Stone Money – carsonwentz1186

What is Currency?

The idea of money and the forms it undertakes are constantly evolving with us as a society. No human in this world can truly say they understand the idea of currency as there is no specific form in which currency needs to undertake. As history has shown, currency can come in the form of something as simple as stone or paper, just as long as society has an understanding of what that stone or piece of paper is worth and how it can be used to act as a form of currency amongst civilization. Due to the advancements of today’s society, currency is becoming incrementally more digitized rather than a physical presence amongst society. At the current rate of evolution society is undergoing, soon there will be no real physical form of currency within the next century of life.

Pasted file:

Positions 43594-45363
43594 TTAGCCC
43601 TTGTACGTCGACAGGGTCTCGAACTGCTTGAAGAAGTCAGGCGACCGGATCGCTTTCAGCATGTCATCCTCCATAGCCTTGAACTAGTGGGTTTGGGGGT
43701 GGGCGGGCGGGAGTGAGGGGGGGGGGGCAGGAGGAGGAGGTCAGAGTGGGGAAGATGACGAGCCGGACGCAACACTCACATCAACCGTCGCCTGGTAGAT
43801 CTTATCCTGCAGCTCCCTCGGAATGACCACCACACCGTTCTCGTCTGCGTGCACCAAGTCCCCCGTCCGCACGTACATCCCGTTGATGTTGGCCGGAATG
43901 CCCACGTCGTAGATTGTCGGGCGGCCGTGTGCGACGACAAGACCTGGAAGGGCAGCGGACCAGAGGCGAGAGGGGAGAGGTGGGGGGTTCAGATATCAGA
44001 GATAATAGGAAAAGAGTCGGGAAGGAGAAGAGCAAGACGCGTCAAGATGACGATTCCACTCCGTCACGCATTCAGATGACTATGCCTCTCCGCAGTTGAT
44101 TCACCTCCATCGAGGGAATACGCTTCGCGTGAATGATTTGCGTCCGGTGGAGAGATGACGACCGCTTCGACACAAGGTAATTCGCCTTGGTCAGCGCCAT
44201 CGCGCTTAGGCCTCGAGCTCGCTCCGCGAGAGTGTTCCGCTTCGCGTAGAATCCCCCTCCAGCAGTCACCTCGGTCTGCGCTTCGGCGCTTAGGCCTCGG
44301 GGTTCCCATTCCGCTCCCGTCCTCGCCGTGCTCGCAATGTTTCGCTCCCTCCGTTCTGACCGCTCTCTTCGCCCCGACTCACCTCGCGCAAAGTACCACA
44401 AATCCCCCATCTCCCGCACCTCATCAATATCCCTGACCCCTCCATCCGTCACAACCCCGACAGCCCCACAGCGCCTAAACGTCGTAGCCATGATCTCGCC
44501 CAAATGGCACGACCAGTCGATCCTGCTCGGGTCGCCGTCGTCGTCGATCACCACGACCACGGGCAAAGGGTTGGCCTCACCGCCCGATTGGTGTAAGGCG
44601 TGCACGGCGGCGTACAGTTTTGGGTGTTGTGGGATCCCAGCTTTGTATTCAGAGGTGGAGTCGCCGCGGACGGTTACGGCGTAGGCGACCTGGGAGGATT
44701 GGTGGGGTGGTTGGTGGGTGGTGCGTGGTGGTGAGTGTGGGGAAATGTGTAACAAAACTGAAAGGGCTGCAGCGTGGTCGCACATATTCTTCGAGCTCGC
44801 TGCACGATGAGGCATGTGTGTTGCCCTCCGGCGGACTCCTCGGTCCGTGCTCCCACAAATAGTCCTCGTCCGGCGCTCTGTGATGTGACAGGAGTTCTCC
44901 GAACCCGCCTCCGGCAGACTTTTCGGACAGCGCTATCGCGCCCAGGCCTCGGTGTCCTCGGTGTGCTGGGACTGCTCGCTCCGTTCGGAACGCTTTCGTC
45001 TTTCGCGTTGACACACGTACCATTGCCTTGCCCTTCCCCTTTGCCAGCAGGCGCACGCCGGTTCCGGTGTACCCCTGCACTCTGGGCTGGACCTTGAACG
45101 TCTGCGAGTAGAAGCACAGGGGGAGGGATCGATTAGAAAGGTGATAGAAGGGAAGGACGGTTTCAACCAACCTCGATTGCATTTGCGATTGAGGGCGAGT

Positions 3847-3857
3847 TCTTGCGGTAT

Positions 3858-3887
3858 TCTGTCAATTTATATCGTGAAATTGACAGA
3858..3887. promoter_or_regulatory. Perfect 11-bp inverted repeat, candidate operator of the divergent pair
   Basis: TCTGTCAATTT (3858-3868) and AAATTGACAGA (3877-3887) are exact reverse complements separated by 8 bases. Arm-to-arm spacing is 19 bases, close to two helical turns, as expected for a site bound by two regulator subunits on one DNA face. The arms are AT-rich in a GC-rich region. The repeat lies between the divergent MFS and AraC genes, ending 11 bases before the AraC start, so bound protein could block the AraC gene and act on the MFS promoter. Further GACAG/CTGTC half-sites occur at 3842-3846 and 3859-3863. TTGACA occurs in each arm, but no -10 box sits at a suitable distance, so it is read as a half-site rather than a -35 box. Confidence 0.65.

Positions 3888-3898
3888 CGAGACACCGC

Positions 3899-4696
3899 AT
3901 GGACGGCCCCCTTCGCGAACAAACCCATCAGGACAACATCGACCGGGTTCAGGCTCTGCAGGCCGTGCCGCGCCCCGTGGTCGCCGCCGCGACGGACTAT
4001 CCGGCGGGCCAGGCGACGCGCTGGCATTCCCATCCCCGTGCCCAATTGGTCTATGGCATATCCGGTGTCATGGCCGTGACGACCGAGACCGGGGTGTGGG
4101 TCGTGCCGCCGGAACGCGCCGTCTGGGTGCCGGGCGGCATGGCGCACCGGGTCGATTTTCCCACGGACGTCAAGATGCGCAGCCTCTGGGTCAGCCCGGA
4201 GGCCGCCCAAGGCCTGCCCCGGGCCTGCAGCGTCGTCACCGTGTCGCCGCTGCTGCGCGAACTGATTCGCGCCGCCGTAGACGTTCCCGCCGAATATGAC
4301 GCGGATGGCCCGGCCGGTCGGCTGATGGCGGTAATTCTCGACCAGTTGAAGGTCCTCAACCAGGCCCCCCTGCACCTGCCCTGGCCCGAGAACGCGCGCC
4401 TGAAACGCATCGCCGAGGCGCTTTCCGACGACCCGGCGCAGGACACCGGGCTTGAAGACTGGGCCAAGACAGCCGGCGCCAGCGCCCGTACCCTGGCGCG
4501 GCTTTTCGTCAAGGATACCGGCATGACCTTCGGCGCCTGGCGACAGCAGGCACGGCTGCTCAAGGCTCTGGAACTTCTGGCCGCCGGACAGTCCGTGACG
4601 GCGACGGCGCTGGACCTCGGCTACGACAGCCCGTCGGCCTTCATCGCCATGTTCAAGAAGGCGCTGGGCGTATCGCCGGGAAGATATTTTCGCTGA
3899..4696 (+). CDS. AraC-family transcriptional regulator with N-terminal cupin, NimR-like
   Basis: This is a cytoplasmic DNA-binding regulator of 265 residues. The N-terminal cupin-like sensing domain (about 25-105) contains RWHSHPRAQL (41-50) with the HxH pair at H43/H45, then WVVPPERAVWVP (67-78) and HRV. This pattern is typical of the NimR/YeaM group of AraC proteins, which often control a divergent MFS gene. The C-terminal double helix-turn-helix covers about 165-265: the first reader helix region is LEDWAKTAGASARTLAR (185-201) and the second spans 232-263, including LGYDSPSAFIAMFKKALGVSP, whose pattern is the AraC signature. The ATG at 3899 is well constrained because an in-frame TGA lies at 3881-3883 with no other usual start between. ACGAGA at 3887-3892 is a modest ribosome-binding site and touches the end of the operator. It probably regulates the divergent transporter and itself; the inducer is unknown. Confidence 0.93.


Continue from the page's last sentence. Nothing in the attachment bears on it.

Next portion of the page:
Milton Friedman’s novel “The Island of Stone Money” references a story about the population of the Caroline Islands in Micronesia and their use of stone as the currency being used amongst the population. The book Friedman discusses is that of Anthropologist William Henry Furness who visited the Islands in the year 1903. Furness writes “After concluding a bargain which involves the price of fei (stone coin) too large to be conveniently moved, its new owner is quite content to accept the bare acknowledgement of ownership and without so much as a mark to indicate the exchange, the coin remains undisturbed on the former owner’s premises.” The idea presented in that statement, in today’s world seems absolutely ludicrous as we as a people today consider it a necessity to be in possession of the currency being given in order to acknowledge an exchange has taken place. Friedman’s response shares the same view as today’s society, however he recalls an instance of the same method being used in a transaction of gold between France and the US in the early 1930s of having gold being simply marked as invaluable to the US labeling the gold to be the property of the French out of simple acknowledgement. To me that seems like a simple concept in theory, however in today’s world with the many forms currency now exists in, this would not be a feasible option to regulate the many transactions which take place among society.